Fondren resident Scott Crawford commented, for example, “I’m proud to live just down the street from Jackson’s Woman’s Health Organization, and I stand with women and their right to choose. Those circulating hateful literature are the bad neighbors.” Some neighborhood residents have been talking about ways to combat the group’s aggressive strategies. No one has come up with a clearly defined way to let AHA know it is unwanted yet, but many people in the area have simply committed to collecting and throwing away AHA literature whenever they see it.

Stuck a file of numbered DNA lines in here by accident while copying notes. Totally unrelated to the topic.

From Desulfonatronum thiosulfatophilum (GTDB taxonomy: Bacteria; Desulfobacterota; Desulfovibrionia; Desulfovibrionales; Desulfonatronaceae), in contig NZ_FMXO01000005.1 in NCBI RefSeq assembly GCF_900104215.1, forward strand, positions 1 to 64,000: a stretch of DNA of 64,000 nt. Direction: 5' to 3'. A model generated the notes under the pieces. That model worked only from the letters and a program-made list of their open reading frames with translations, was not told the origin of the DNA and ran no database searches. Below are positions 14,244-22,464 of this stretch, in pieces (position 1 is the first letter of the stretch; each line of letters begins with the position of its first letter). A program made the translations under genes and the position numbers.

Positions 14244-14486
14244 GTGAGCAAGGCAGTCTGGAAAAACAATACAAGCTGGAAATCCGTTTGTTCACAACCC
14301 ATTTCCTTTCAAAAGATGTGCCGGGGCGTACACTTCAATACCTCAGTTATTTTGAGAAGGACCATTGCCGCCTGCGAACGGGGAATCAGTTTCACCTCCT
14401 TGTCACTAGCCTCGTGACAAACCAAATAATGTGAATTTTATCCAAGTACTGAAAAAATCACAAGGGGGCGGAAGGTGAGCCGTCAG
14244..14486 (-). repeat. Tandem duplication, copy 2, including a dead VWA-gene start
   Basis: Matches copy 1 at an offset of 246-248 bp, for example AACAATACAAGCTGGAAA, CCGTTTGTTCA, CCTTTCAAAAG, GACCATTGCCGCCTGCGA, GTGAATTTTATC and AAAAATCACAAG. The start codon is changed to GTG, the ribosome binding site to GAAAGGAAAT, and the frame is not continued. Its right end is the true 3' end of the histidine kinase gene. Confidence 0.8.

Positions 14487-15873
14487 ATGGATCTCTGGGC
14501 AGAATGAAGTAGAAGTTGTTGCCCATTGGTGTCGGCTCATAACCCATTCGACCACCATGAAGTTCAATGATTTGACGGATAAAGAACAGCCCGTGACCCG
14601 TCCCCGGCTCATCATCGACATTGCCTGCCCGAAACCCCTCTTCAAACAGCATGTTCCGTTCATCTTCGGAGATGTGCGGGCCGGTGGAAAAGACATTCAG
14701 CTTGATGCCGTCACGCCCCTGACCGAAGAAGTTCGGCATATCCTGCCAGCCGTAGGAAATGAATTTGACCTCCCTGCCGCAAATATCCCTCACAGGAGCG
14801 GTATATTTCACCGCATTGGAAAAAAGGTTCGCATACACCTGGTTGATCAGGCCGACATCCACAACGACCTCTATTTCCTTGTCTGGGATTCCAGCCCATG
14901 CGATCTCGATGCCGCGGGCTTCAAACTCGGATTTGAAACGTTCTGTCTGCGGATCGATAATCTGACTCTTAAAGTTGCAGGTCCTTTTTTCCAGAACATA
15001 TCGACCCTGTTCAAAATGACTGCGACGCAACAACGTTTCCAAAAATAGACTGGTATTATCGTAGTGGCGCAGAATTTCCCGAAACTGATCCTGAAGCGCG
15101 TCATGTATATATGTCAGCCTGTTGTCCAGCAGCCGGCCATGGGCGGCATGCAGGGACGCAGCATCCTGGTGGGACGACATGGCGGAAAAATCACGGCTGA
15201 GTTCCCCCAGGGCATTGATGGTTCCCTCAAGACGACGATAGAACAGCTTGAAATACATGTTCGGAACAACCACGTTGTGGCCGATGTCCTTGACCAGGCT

Michelle Colon of the Pink House Defenders thinks that AHA likely made the Fondren-specific fliers after exchanges with her and other members of the PHD, in which Colon said JWHO was “the heart of Fondren.” JWHO has been unapologetic about providing abortion services and being a part of the neighborhood, a message AHA clearly wants to turn into a negative.

However, the AHA members are betraying their ignorance of the community they’re invading. “They don’t even know Jackson,” Colon pointed out. “They thought the Zippity Do Dah parade was a Pride parade,” she said. The Sweet Potato Queens, who have hosted the parade in Jackson for over a decade, are mostly made up of cisgender, middle-class, straight white women. AHA described the parade on a YouTube video as being full of “pole dancers and drag queens.”